Percy Mackaye (Percy Wallace Mackaye) Biography
(1875–1956), (Percy Wallace Mackaye)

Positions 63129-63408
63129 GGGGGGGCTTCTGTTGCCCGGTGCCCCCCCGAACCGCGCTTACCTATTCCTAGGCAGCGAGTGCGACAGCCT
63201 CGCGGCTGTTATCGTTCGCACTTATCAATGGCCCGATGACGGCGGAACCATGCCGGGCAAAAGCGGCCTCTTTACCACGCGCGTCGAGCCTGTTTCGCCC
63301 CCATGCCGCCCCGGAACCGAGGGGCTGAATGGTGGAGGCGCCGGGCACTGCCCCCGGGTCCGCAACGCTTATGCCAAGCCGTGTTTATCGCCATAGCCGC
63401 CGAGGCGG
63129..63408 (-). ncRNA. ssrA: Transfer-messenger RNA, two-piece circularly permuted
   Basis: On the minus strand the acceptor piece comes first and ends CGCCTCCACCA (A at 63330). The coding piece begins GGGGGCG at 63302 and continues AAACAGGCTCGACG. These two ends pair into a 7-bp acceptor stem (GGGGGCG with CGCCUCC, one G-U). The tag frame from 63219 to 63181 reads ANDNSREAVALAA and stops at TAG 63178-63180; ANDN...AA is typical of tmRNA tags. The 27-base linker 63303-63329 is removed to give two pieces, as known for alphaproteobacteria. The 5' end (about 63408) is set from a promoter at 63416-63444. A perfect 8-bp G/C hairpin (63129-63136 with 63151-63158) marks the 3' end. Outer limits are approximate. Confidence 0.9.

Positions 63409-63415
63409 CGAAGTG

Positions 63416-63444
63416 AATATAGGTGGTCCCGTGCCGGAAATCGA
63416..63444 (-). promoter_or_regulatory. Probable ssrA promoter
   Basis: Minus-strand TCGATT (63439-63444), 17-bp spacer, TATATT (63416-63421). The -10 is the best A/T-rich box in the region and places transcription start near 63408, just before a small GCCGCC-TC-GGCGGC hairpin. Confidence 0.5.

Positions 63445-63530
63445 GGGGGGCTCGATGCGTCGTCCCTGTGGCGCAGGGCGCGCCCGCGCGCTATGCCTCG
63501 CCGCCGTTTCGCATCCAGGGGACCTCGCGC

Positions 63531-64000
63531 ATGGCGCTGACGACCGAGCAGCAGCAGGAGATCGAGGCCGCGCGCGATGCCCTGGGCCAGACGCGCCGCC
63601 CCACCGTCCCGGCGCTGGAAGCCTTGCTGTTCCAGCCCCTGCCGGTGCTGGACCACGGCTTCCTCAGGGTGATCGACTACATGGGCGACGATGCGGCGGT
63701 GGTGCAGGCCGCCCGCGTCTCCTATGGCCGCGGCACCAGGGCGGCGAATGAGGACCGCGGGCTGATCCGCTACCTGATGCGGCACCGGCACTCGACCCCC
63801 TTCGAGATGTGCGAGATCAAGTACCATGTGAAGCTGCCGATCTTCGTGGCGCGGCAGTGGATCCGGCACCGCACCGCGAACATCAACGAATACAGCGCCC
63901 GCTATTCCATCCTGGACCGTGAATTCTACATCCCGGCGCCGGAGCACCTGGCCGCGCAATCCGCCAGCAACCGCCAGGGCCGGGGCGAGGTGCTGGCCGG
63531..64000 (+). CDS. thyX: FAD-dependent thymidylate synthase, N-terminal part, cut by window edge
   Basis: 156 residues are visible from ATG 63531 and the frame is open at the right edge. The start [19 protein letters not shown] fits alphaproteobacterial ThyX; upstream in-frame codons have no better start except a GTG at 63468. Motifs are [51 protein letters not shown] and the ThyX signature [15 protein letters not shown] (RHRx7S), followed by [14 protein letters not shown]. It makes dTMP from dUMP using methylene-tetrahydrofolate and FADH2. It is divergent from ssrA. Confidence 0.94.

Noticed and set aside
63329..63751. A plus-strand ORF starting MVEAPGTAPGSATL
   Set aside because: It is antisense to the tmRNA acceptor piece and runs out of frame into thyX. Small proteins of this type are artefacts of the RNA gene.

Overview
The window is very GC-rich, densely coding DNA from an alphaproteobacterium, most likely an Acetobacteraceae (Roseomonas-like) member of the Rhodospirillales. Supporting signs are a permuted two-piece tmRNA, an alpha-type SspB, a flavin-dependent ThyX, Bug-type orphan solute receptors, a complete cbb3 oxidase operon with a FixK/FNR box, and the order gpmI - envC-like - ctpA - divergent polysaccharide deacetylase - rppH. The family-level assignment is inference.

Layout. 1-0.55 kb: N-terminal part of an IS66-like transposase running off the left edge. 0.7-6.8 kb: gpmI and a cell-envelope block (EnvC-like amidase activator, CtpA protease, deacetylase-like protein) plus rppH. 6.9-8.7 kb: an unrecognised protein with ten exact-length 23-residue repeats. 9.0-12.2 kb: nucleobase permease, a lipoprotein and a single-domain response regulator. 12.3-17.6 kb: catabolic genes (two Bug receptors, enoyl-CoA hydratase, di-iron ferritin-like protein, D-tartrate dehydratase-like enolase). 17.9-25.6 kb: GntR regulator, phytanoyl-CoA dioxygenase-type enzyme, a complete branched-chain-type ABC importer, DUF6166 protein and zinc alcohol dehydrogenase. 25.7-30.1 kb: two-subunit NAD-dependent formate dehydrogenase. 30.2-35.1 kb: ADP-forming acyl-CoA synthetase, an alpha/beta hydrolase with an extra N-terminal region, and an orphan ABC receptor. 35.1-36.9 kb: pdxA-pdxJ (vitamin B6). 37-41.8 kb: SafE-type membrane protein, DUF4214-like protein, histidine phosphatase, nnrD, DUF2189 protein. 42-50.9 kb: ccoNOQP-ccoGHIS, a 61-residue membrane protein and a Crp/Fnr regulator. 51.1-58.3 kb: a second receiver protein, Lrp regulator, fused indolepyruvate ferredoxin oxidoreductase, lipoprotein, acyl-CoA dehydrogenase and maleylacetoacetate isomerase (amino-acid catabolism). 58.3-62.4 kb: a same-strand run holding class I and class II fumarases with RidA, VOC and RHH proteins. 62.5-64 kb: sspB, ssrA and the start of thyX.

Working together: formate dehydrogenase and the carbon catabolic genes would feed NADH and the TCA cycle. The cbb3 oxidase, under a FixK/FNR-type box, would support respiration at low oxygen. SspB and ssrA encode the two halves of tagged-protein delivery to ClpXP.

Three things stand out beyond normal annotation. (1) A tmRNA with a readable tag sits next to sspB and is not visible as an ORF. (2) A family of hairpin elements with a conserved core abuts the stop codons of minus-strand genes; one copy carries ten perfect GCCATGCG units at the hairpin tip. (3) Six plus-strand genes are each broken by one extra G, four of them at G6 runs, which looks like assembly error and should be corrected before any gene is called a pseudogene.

American playwright, born in New York, educated at Harvard; he was the son of Steele Mackaye, an important figure in the modernization of nineteenth-century American theatre. Percy MacKaye wrote many plays in a variety of modes including the tetralogy The Mystery of Hamlet, King of Denmark; or, What We Will (1949), imagining events which preceded Shakespeare's play. His single success, The Scarecrow (1911), based on Nathaniel Hawthorne's tale ‘Feathertop’, is a dark fantasy of amatory vengefulness, in which a New England scarecrow is brought to life by the Devil and a seventeenth-century witch, Goody Rickby, to be the agent of revenge against the man who had been Goody's lover. MacKaye is highly regarded by theatre historians, even though attempts to stage his historical dramas and political satires have never proved successful. He anticipates the convictions of later twentieth-century American playwrights such as Arthur Miller and Edward Albee in his belief in the ideal of a subsidized non-commercial theatre, and wrote about these issues in The Playhouse and the Play (1909), The Civic Theatre (1912), and Community Drama (1917).
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